2.2 Bivariate Copulas


This study considers only the bivariate (two-dimensional) case:

C (u, v ) = F{FX−1 ( x), FY−1 ( y )}

We consider continuous distributions where F is the joint cdf of the random vector X = ( X , Y )
and FX and FY are the marginal cdf’s of X and Y respectively. Note particularly that X and Y
do not necessarily have the same distribution, and that the joint distribution may differ again;
for example, it is quite possible to link a normally-distributed variable and an exponentially-
distributed variable together through a bivariate gamma function. Bivariate copulas further
satisfy three necessary and sufficent properties (Joe, 1995):

1. limu →0 C (u, v ) = lim v→0 C (u, v ) = 0


2. limu −>1 C (u, v ) = ν , limν −>1 C (u, v ) = u
3. C (u1 , v1 ) − C (u1 , v2 ) − C (u 2 , v1 ) + C (u 2 , v2 ) ≥ 0 ∀ (u1 , v1 ), (u 2 , v2 ) with u1 ≤ u 2 , v1 ≤ v2

1
For some definitions and simple results on statistical distributions, see Appendix I.

Dependence Modelling via the Copula Method 7


2.3 Empirical CDF’s and the Copula

If the exact distribution of the marginal distributions is unknown, the empirical cdf can be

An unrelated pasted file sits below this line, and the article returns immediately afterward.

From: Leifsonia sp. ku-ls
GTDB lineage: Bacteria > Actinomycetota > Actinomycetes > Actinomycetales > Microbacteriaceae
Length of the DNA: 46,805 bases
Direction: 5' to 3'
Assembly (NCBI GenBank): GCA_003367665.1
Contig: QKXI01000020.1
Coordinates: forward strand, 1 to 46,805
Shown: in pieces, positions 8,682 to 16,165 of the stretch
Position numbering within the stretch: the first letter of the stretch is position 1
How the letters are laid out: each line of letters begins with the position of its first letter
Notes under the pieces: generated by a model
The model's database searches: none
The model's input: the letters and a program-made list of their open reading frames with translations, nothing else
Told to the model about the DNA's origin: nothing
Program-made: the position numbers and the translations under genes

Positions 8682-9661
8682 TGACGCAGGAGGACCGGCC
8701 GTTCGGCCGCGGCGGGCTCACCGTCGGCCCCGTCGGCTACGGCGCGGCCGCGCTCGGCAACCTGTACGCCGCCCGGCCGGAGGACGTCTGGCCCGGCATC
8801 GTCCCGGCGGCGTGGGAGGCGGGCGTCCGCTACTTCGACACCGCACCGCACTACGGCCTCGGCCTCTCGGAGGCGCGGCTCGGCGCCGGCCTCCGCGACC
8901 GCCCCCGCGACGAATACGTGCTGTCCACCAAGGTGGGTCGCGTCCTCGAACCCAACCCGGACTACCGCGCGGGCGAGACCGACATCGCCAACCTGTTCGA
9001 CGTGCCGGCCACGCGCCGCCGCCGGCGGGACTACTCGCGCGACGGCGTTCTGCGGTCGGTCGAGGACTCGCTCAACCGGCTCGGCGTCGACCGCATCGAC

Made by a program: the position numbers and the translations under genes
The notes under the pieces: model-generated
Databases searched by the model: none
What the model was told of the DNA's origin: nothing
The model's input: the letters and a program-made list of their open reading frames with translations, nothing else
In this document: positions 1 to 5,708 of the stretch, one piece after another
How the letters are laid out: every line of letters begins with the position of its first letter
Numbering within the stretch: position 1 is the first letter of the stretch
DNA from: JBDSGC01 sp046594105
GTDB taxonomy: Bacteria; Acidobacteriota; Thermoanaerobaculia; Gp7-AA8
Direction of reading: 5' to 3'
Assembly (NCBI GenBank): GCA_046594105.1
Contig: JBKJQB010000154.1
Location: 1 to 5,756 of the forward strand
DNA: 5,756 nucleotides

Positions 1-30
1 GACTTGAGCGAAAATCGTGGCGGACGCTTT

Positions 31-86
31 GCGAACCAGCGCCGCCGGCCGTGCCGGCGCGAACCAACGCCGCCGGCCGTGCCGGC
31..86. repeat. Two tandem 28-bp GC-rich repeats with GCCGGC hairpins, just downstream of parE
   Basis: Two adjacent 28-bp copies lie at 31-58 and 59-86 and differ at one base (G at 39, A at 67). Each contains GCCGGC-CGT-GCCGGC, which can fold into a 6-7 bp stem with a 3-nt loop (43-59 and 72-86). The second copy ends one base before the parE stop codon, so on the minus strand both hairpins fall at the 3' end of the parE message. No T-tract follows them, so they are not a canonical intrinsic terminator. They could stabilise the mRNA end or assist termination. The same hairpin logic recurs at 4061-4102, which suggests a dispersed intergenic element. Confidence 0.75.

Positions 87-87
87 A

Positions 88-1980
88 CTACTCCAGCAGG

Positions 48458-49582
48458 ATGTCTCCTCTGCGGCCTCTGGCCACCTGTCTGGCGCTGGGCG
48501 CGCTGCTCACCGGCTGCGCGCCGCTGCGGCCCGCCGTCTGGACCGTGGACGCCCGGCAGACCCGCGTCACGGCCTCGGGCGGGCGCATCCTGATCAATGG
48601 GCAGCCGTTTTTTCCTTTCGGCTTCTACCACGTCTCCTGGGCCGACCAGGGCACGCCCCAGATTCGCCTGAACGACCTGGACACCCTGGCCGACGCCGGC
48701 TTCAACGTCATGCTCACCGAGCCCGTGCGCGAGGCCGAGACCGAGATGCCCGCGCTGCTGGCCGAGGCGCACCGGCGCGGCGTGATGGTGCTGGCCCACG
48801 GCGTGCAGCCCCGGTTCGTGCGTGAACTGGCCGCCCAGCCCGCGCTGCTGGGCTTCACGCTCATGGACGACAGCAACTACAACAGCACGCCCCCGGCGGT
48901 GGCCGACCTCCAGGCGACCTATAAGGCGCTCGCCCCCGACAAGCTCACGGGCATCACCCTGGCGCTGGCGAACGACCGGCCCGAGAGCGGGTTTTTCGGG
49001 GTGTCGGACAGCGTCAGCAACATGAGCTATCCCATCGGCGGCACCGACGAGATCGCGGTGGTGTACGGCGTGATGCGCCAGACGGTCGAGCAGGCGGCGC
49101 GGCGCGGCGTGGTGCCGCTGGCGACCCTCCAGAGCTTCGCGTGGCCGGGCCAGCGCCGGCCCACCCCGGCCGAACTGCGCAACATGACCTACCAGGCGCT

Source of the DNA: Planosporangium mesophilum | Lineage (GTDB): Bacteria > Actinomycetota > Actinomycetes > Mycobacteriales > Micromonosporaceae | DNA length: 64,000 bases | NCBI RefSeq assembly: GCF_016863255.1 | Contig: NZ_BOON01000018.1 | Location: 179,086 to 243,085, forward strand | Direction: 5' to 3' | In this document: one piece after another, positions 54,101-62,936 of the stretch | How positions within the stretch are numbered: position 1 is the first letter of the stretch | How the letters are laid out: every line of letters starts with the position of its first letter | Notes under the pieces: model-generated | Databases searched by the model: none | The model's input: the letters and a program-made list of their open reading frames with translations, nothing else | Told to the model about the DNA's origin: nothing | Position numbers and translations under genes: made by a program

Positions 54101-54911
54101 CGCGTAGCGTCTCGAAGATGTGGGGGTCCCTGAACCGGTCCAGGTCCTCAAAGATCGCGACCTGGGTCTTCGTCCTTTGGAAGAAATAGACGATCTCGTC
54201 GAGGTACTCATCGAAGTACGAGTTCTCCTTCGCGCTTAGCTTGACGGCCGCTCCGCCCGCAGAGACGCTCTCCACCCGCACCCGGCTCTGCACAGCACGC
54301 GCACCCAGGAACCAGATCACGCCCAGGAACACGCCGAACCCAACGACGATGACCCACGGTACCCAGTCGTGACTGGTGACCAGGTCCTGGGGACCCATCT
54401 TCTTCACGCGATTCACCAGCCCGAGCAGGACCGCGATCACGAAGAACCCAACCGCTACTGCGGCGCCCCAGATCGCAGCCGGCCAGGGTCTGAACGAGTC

plugged into the formula instead of the inverse cdf. The empirical cdf of a random variable is
defined as follows:

In the univariate case, the empirical cdf of a random variable X evaluated at a point x is
defined to be the proportion of observations not greater than x . Mathematically, if the
observed values of X are x1 , x2 , ... , xn , then the cdf is given by
n
F (x ) = P( X ≤ x ) = 1
n ∑1(x i ≤ x)
i =1

A similar expression exists for the bivariate case:


n
F ( x, y ) = P ( X ≤ x , Y ≤ y ) = 1
n ∑1(x i ≤ x, yi ≤ y )
i =1

The joint empirical cdf of a multivariate distribution can be similarly defined.

Dependence Modelling via the Copula Method 8


3. Copulas Used in this Project

3.1 Elliptic Copulas

The elliptic copulas are a class of symmetric copulas, so-called because the horizontal cross-
sections of their bivariate pdf’s take the shape of ellipses. Because of their symmetry, a simple